We awoke very early at our campsite and showered before most of the other campers were awake. We timed it just right as most were waking up by the time I fired up the big XK motor and idled out of the campground and south on US 101.
The sun was not quite up, and the fog was pretty thick. Thankfully we were well bundled up. A pleasant surprise awaited up a little ways down the road when the fog rolled back of the coast and the sun burst through:
It provided very little warmth, but at least made for more pleasant views. It didn’t last long however. It was very cold. The bone-chilling cold that comes with coastal fog. We felt it. The car felt it.
The car never really warmed up and was running a little rough. It wasn’t just a cold-running rough though… it just felt a tad odd. As Chris semi-slept beside me I tuned my listening to the engine music and exhaust note of the car and soaked it in for 30-some miles. It sounded as if one cylinder wasn’t firing well. I’m not really equipped for significant diagnosis while on this trip, but I did recall it has been a while since I changed, much less looked at my spark plugs. I knew that right before the California border we’d pass through a sizable town called Brookings. Sure enough they had a NAPA, so we pulled in.
I pulled the plugs and as I suspected one of them was looking pretty grotty (#5 cylinder) I went ahead and bought a 4-pack of NGK plugs to match the two I had in my toolbox (when you drive a 6-cylinder car you always end up with two spare spark plugs every other time.) The car fired up and ran quite a bit better.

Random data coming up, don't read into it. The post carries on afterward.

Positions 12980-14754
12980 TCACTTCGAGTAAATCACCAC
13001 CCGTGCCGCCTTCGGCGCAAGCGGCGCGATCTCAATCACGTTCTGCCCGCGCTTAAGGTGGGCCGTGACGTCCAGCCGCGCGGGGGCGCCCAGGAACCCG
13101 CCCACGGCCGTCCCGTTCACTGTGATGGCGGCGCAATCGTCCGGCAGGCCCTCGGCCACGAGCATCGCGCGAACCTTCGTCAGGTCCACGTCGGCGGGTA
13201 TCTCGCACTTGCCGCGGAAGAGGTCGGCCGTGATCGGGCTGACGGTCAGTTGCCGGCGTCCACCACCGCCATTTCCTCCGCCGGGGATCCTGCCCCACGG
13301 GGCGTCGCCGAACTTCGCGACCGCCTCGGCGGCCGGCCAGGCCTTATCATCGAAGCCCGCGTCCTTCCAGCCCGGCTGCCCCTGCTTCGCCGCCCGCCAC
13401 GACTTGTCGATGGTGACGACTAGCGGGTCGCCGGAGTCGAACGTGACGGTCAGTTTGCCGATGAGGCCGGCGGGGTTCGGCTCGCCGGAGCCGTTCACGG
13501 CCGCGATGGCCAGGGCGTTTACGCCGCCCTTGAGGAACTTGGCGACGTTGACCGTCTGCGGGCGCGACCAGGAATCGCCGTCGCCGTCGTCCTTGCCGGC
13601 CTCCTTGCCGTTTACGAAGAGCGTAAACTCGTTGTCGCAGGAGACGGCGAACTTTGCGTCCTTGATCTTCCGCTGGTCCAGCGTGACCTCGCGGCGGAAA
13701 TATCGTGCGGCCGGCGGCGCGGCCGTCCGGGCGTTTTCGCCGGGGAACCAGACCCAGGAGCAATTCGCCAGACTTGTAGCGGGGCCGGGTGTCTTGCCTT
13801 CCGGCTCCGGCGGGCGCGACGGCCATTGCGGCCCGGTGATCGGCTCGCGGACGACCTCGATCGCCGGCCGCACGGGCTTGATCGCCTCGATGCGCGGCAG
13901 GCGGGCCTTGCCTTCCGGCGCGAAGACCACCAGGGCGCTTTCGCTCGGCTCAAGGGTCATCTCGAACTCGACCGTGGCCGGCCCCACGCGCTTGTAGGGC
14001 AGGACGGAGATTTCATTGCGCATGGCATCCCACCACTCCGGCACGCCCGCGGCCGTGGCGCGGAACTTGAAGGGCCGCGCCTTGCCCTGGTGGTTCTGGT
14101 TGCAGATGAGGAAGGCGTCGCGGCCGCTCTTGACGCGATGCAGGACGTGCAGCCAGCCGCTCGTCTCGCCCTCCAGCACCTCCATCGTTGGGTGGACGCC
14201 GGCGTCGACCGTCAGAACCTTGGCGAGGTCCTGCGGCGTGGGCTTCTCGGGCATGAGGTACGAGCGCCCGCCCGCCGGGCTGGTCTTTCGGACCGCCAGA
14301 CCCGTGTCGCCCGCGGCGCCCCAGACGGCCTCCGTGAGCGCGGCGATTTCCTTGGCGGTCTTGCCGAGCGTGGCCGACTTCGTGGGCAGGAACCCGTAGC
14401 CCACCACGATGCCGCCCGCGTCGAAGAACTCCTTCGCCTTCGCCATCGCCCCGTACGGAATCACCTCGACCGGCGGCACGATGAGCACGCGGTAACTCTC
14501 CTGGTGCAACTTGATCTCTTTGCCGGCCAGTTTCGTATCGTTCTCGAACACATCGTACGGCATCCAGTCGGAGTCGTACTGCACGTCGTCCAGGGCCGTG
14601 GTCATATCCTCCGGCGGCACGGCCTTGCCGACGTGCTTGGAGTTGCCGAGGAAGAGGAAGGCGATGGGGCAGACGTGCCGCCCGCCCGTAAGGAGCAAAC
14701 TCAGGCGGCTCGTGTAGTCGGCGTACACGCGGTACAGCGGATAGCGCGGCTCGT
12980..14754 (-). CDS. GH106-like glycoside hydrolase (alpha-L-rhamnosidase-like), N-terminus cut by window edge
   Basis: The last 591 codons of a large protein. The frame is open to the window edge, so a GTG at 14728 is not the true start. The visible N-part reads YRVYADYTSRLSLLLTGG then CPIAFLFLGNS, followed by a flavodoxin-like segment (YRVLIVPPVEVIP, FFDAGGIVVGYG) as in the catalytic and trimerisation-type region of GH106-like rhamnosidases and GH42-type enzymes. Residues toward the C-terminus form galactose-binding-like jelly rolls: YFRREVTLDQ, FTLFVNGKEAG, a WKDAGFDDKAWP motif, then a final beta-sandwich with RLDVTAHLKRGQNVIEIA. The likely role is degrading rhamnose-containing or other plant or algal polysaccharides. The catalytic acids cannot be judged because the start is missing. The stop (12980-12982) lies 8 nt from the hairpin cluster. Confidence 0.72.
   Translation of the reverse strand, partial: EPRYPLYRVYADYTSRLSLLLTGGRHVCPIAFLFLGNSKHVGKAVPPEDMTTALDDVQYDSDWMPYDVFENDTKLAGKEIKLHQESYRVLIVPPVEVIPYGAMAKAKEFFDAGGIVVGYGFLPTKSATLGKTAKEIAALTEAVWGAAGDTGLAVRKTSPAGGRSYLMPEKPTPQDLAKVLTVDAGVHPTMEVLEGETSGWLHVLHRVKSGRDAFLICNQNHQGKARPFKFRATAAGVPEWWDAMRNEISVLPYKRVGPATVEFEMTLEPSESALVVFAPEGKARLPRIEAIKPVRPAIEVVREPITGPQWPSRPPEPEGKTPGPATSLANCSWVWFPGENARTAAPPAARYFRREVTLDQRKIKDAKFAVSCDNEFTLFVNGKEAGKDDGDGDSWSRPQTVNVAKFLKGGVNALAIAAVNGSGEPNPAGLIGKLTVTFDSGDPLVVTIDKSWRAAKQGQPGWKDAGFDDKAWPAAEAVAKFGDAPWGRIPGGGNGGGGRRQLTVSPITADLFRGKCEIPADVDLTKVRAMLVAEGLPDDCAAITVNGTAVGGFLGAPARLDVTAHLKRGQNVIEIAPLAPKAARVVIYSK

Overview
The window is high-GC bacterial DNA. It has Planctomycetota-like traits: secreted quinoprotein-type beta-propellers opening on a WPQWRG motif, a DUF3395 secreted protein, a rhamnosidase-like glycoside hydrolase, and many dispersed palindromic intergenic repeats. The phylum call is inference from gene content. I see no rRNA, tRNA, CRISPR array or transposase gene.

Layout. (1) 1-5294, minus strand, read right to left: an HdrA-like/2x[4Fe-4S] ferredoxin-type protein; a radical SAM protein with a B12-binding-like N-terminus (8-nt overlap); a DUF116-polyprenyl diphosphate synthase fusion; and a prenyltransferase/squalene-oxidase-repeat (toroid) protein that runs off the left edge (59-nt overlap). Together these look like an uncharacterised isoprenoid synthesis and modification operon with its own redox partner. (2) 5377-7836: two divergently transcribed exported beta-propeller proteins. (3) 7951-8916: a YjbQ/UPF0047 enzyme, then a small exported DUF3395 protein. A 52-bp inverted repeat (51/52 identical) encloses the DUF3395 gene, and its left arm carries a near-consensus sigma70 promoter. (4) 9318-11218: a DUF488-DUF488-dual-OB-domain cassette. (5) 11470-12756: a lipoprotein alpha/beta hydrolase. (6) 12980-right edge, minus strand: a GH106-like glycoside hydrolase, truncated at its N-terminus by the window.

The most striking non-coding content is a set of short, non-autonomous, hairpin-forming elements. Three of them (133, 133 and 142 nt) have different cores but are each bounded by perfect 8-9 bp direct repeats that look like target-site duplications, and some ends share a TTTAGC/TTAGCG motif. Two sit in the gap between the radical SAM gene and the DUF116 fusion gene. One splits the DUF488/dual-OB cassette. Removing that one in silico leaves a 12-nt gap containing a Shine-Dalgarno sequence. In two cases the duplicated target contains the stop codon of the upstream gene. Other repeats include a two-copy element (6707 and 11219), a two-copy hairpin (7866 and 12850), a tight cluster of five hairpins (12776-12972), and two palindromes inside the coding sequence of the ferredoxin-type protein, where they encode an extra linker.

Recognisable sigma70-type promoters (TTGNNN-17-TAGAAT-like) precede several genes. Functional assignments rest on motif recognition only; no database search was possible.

As we were doing this work a strange sight appeared before us twice. Across the street an older woman walked by northbound with a huge pack of dachshunds. She was yelling at them constantly and seemed to be a tad … whacky. A bit later she returned going southbound and I snapped off the shot above to illustrate the situation for you. It is a shame I don’t have a movie feature on my telephoto-equipped camera so you could soak in the full multi-media spectacle.
As we crossed over into California, the “are you carrying any fresh fruit” ladies said to us instead “You guys look like you could use a little sunshine!” I replied “This is California, have you got some?” “Sure, just down the road…” so off we went and as promised about 6 miles down 101 the sun came out. I sent a twitter ahead of us with my cell phone to Greg Gehr, a Mac IT guy I know in Eureka to see if we could meet him and his wife Susan for lunch. As we arrived in Eureka I pulled over in front of a brewpub and called Greg on the phone. Ironically his office was a couple of blocks away and he suggested we eat at a great brewpub he knows. Equally ironic: it was the place we were parked in front of!
Susan joined us and we enjoyed a fantastic lunch. Afterwards a random guy on the street took this photo of us.
From Eureka we proceeded south on 101 and detoured through the Avenue of the Giants to see the big redwood trees…
As we ascended the valley where the big trees stand, the temperatures rose. At first it was a relief from the cold and fog, but after a while it became oppressive. Chris & I, being from the Pacific Northwest are not accustomed to heat such as this. Mind you it was likely in the low-90s F, but well beyond what we can handle. It felt like we came out of the fridge, straight into an oven set on BROIL, HI. When we reached the crest and saw a sign for CA Hwy ! and Fort Bragg we chose to scurry back towards the protective cool of the fog.